Here are some excellent new theology books * that will be released in April 2020 :
* broadly interpreted, including ethics, church history, biblical studies, and other areas that intersect with theology
See a book here that you’d like to review for us?
Contact us, and we’ll talk about the possibility of a review.
In How the Spirit Became God, Kyle Hughes tells the often-neglected story of how and why the early church came to recognize that the Holy Spirit was a distinct divine person. While the subject of Christ’s divinity is a popular topic in church and academy alike, the notion of the Spirit’s divinity remains a mysterious yet intriguing question for many Christians today. Focusing on major pneumatological innovations from Pentecost through the Council of Constantinople in 381, Hughes examines how biblical interpretation and the lived experience of the Spirit contributed to the development of this important, and yet often overlooked, aspect of trinitarian theology. This important contribution not only explains, from a historical yet accessible perspective, the development of early Christian pneumatology but also challenges readers to apply these insights from the church fathers to engaging with the person of the Holy Spirit today.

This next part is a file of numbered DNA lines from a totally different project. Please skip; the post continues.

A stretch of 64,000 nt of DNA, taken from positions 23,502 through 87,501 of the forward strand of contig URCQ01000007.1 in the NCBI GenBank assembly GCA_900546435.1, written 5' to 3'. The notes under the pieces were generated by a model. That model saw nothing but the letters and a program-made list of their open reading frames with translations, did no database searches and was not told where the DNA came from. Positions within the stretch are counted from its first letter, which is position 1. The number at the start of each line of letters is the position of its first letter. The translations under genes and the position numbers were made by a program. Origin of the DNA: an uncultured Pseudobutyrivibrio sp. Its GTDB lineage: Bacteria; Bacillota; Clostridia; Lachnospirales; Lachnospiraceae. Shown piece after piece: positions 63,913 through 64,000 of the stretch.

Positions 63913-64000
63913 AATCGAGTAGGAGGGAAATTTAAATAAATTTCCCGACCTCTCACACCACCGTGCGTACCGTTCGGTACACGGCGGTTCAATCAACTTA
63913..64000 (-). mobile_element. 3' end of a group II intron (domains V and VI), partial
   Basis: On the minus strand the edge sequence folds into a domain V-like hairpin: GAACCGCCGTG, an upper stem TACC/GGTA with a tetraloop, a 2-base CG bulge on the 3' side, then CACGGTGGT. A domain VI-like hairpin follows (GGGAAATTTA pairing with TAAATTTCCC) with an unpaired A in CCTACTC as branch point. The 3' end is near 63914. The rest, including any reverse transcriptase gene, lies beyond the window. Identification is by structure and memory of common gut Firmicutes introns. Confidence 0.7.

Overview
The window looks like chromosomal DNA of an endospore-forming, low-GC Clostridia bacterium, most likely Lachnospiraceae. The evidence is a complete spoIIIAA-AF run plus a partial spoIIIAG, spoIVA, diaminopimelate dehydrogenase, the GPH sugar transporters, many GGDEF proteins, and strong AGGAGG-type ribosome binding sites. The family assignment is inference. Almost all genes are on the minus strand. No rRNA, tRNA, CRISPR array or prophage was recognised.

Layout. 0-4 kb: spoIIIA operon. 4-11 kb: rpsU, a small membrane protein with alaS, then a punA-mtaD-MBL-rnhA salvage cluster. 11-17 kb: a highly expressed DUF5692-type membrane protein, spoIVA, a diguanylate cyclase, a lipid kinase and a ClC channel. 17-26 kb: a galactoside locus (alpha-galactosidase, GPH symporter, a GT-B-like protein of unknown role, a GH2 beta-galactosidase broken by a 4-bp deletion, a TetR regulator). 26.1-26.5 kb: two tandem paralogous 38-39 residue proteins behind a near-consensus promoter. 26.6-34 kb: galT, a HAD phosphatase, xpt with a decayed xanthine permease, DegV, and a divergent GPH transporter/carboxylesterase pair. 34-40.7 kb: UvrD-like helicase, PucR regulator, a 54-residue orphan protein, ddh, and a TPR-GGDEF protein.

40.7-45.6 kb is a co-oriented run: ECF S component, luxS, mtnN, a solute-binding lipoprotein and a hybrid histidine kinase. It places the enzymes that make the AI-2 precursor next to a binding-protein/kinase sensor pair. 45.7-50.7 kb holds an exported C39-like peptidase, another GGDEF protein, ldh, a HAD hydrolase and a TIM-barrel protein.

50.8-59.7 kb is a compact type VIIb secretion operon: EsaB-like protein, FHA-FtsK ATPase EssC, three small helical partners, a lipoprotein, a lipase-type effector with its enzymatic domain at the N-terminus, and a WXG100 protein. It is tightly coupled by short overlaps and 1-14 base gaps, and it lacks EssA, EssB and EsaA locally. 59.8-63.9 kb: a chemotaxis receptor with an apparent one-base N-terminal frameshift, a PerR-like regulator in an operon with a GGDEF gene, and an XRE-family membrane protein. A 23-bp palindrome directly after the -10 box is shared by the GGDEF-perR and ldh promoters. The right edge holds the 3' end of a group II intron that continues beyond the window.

Barbara U. Meyer
Cambridge U. Press
Jesus the Jew is the primary signifier of Christianity’s indebtedness to Judaism. This connection is both historical and continuous. In this book, Barbara Meyer shows how Christian memory, as largely intertwined with Jewish memory, provides a framework to examine the theological dimensions of historical Jesus research. She explores the topics that are central to the Jewishness of Jesus, such as the Christian relationship to law, and otherness as a Christological category. Through the lenses of the otherness of the Jewish Jesus for contemporary Christians, she also discusses circumcision, natality, vulnerability, and suffering in dialogue with thinkers seldom drawn into Jewish-Christian discourse, notably Hannah Arendt, Julia Kristeva, Martha Nussbaum and Adi Ophir. Meyer demonstrates how the memory of Jesus’ Jewishness is a key to reconfiguring contemporary challenges to Christian thought, such as particularity and otherness, law and ethics after the Shoah, human responsibility, and divine vulnerability.
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